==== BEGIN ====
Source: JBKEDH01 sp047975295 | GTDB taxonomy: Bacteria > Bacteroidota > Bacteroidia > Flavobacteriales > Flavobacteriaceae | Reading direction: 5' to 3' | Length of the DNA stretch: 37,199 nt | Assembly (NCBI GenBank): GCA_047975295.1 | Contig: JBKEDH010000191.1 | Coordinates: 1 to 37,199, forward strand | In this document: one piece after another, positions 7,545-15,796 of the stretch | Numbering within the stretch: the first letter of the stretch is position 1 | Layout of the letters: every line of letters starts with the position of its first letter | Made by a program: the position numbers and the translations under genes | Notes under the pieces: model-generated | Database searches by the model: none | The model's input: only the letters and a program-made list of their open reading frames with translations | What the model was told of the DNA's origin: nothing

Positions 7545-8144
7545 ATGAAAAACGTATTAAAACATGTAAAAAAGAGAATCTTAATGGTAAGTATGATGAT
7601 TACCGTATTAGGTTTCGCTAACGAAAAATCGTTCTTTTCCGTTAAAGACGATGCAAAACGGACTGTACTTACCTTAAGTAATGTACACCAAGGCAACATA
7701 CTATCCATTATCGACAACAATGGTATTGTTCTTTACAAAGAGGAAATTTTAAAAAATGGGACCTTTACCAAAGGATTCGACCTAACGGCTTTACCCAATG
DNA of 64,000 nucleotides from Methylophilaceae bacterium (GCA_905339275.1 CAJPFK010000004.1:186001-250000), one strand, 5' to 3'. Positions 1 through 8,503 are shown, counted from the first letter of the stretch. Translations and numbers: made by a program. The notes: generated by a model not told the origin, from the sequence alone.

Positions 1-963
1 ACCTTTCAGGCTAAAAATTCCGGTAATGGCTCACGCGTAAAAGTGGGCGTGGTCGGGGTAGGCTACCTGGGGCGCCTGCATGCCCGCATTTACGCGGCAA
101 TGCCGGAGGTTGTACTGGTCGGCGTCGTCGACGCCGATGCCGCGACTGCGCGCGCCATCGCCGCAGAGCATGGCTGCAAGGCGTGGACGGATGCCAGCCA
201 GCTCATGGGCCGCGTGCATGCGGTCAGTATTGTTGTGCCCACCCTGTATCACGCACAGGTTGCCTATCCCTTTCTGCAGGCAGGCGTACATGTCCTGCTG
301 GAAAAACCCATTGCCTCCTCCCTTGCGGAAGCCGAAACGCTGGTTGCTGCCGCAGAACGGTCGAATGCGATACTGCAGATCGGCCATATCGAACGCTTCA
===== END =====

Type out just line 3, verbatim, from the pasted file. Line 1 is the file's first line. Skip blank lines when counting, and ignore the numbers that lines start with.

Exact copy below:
7545 ATGAAAAACGTATTAAAACATGTAAAAAAGAGAATCTTAATGGTAAGTATGATGAT